I'd like to build a self-watering planter from wood made watertight with something like a rubber pond liner. This would be larger than just a self-watering pot, with dimensions around 2' by 4' and a planting area maybe 2' deep.
The type of self-watering planter I am talking about is the kind with a lower chamber that you keep filled with water and an upper chamber that is larger and filled with soil/potting mix where the plants go with smaller "wicking chambers" that protrude below the upper chamber sitting in the water reservoir that have holes small enough for water to get in but not, I guess, big enough for the dirt to dissolve out into the reservoir.
I see a lot of designs on the internet in which people use plastic for the wicking chamber(s). I've seen simple designs using solo cups for example. The commercial products I see all use a plastic false bottom on the top chamber with the plastic forming the wicking chambers.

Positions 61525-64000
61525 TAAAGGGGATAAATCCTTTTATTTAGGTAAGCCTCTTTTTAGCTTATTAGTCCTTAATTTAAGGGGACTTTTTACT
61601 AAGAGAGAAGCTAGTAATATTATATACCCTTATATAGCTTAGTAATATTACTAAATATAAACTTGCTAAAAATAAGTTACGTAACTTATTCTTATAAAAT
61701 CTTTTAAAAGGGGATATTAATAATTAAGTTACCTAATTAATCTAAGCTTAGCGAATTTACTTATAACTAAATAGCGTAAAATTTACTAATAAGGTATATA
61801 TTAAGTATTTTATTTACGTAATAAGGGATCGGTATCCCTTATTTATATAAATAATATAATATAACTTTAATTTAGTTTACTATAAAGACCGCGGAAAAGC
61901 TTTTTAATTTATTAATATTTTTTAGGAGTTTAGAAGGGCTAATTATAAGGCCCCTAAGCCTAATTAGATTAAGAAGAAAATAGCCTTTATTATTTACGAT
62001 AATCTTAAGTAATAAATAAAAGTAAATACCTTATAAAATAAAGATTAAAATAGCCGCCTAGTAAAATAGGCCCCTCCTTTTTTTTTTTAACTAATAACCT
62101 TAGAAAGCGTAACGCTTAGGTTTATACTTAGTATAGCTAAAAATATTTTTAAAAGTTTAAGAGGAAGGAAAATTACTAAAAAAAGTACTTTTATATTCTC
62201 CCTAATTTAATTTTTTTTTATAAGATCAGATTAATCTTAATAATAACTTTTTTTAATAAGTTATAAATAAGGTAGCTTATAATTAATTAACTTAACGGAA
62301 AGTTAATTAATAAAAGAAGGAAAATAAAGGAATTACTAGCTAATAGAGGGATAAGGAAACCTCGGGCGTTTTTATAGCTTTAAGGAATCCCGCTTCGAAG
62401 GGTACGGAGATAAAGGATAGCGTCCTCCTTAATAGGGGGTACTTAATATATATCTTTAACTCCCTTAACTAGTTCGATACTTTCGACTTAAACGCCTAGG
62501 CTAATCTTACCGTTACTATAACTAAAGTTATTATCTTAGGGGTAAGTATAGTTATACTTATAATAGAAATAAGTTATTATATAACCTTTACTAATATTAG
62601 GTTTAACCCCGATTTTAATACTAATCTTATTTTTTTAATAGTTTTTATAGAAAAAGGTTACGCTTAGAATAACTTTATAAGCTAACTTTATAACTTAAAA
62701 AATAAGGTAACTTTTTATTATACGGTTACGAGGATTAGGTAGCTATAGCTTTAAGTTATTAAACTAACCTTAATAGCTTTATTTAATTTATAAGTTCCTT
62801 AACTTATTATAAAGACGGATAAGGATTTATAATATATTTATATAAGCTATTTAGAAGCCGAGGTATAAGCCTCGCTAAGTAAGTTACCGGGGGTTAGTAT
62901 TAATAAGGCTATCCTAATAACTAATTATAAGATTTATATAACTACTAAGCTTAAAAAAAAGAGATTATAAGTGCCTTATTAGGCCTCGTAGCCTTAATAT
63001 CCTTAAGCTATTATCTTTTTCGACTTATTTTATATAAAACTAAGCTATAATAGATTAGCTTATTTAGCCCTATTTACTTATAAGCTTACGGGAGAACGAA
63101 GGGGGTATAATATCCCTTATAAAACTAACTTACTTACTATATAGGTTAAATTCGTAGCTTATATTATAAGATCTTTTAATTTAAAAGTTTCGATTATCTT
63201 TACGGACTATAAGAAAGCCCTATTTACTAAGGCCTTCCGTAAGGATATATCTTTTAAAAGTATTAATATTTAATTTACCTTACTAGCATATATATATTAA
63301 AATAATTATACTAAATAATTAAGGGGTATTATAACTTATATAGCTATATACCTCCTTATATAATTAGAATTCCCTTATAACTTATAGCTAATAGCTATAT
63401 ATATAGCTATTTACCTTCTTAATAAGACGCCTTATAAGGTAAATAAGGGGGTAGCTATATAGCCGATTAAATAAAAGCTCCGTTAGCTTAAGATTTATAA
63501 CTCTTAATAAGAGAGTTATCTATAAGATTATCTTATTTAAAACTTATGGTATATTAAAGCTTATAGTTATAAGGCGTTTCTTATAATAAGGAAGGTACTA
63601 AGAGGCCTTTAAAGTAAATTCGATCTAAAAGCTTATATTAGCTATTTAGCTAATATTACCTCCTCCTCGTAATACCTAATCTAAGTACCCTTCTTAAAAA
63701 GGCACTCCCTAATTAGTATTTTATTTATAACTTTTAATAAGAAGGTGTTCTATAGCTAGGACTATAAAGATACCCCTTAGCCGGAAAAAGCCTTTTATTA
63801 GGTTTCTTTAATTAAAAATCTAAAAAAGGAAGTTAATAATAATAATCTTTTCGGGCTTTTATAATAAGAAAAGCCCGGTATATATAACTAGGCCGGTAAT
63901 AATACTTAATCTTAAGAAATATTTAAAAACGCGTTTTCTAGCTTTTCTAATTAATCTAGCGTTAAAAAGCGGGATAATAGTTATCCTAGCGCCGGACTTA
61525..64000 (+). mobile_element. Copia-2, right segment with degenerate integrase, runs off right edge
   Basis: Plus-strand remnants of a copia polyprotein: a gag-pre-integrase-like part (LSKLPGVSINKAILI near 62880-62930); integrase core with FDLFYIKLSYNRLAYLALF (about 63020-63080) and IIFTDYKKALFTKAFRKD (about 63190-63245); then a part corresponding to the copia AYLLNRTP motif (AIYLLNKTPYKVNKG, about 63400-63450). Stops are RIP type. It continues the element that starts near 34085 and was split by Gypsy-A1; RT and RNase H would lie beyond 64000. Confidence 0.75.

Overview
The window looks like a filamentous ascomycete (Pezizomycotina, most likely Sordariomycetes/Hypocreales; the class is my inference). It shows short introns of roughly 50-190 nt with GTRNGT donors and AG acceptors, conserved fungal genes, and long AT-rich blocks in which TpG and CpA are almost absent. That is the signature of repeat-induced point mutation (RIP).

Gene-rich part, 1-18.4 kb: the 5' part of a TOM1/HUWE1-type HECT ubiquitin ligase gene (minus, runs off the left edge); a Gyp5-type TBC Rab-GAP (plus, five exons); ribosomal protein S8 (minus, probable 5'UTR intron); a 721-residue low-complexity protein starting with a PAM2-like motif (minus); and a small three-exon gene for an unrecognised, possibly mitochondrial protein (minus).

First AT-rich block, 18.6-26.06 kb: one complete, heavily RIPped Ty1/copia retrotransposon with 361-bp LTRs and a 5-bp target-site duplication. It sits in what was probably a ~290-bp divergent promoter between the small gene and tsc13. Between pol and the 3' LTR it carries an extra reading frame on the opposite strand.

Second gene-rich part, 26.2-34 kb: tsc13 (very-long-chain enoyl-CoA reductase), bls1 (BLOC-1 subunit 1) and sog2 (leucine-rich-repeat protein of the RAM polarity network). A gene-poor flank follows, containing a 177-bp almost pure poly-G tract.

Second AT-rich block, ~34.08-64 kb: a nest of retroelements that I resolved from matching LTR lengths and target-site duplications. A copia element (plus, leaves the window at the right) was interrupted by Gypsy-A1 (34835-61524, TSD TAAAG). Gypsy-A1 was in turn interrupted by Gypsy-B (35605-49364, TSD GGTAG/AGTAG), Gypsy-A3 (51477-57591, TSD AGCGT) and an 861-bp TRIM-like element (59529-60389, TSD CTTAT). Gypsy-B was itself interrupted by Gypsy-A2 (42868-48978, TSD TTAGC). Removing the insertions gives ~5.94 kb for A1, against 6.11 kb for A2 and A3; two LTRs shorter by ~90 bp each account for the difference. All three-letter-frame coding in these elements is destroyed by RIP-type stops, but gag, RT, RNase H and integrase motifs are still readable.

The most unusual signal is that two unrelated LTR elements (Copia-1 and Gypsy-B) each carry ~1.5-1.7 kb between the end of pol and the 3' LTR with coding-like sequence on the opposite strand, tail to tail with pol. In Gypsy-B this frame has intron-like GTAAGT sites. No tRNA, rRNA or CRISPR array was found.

I am wondering if it would be possible to implement the design using less plastic. The use of solo cups for example seems like a bad idea to me because they strike me as flimsy.
- Would it be possible to use standard terracotta pots as wicks? Would they be permeable enough for water to pass through in sufficient quantity for the system to work or would I need to drill holes in them?
- Also in general are the designs I see on the internet using enough wicking chambers?
- I understand the principle of the wicks but they are not magic --can one small plastic chamber really deliver sufficient water to an approximately 8 cubic feet planter as I see online?
- How many chambers should I use?